- Liability Risk – This is the risk you impose to those around you. You might cause an accident in your car in which you hit another driver. Liability insurance covers losses that you are liable for.
- Property Risk – Property risk is risk to your property from damage or theft. If your house was damaged or destroyed by a violent storm, the insurance company should cover not just the storm damage and cost of repairing or rebuilding your home, but also additional costs endured as a result of the situation such as the cost for finding a place to live while the home is repaired.
TYPES OF INSURANCE
Insurance generally falls into one of three categories: life, health, and property.
Life insurance protects you (and your loved ones) against loss related to death. If you die while insured by a life insurance policy, the insurance company pays a specified death benefit to your beneficiary or beneficiaries. Life insurance serves as a means to replace lost income because of the death of a wage earner. It can also serve to meet the final expenses in the case of burial insurance.
- Term Life Insurance. Term life insurance is the most popular form of life insurance. With term life insurance a death benefit is paid out if the insured dies during the term of the policy. Some term life insurance policies cover a specific number of years. Twenty and twenty-five year policies are pretty common. Other policies cover up until the insured reaches a specific age.
- Whole Life Insurance. This is sometimes also referred to as “permanent” life insurance. Whole life pays a death benefit when the insured individual dies no matter how long they live. Whole life insurance includes whole life, universal life, and variable life.
Health insurance is for covering medical expenses. In addition to general health insurance policies there are specialized health insurance policies including supplemental, disability, long-term care, and dental insurance.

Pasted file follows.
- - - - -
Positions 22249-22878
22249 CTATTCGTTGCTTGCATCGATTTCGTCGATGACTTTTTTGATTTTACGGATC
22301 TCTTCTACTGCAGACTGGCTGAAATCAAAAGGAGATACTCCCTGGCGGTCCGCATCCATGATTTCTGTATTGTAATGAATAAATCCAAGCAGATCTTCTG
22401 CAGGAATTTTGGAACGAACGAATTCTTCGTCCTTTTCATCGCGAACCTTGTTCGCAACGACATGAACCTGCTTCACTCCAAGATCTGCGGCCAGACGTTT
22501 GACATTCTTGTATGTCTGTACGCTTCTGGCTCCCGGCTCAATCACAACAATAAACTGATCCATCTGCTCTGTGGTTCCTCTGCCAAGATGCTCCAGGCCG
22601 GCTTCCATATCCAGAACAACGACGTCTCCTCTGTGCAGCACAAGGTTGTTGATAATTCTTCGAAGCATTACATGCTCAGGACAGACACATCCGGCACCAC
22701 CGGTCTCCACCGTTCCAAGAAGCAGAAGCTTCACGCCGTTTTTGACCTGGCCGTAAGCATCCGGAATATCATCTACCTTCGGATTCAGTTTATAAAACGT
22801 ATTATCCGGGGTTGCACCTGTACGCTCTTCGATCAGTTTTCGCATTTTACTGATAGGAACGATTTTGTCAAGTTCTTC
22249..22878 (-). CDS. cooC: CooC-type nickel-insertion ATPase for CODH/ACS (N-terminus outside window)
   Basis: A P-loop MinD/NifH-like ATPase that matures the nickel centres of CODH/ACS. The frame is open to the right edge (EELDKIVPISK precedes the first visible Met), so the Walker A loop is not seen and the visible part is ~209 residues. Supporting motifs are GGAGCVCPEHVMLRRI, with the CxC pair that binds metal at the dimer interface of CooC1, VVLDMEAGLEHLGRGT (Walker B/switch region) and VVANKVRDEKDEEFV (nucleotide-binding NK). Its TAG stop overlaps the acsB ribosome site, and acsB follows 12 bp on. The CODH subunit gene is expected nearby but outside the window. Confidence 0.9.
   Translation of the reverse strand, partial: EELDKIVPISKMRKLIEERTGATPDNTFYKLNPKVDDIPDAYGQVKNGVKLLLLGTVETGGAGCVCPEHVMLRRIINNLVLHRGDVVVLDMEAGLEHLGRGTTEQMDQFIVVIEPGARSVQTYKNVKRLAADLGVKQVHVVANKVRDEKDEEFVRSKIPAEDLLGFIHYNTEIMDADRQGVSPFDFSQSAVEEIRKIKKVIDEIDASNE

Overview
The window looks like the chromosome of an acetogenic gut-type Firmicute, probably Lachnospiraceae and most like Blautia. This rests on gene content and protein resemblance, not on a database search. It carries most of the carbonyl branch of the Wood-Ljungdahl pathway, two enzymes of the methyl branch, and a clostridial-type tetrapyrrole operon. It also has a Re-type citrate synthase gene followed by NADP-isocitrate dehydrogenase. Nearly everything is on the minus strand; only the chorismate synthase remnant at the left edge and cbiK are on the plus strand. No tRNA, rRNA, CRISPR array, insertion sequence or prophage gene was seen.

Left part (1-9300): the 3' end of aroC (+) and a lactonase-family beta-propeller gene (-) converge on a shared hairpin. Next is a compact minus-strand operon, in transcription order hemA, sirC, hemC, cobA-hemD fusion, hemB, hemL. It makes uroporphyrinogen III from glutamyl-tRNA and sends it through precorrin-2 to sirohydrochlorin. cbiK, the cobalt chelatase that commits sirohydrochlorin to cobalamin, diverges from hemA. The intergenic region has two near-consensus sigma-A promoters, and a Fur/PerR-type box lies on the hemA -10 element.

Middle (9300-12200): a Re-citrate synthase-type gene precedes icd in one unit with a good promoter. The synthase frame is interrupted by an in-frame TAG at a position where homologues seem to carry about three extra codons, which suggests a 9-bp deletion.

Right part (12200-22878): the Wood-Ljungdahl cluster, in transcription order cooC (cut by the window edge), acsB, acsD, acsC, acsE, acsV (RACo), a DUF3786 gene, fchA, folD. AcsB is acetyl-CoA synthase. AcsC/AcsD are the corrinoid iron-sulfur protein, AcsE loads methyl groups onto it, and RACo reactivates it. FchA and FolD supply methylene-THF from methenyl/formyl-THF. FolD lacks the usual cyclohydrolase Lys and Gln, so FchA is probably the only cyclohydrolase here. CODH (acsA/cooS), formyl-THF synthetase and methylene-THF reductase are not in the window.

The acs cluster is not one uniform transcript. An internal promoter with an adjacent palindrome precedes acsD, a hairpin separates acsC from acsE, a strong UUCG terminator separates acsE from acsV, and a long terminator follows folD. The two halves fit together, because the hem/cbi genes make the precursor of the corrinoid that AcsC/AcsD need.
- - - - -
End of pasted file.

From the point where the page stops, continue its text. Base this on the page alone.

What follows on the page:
- Supplemental Insurance. This insurance is sometimes referred to as gap insurance. It covers the expenses above and beyond what your regular health insurance plan covers. The most popular form of supplemental insurance is Medicare supplemental insurance.
- Disability Insurance. This covers you in the case of a health issue that makes it impossible for you to work. Short-term disability insurance usually covers you for things like an injury while you rehab or recovery after surgery. Long-term disability insurance replaces a percentage of your pre-disability income after your short-term benefits expire.
- Long-Term Care Insurance. This type of insurance covers the expenses associated with assisted living either at home or in an assisted living facility.
- Dental Insurance. Some dental needs may be covered by your primary health insurance plan. For those that are not, dental insurance can fill in the gaps of what is not covered for routine checkups and cleanings or additional procedures.
Property Insurance covers property and possessions from damage and/or theft.
- Auto Insurance. This covers risks associated with owning a vehicle and driving. It typically covers both damages to your vehicle and damages that you may inflict on others with your vehicle.
- Homeowners Insurance. In addition to covering your home and its contents from damage and theft, homeowners insurance also provides liability coverage for anyone injured in your house or on your property.
- Renters Insurance. This type of policy covers your belonging when you are living in a rental home or apartment. In the event of damages to the rental, the landlord’s insurance covers the damage, but not your belongings. Like homeowners insurance it also covers liability for anyone injured while in the rental.
These are the major types of insurances available to us. There are additional types of insurance policies such as workers’ compensation, travel insurance, pet insurance, ID theft protection, and credit insurance.
This is just a basic overview of how insurance works and the types of insurance available. If you have more specific questions, I encourage you to speak with your insurance agent or financial advisor.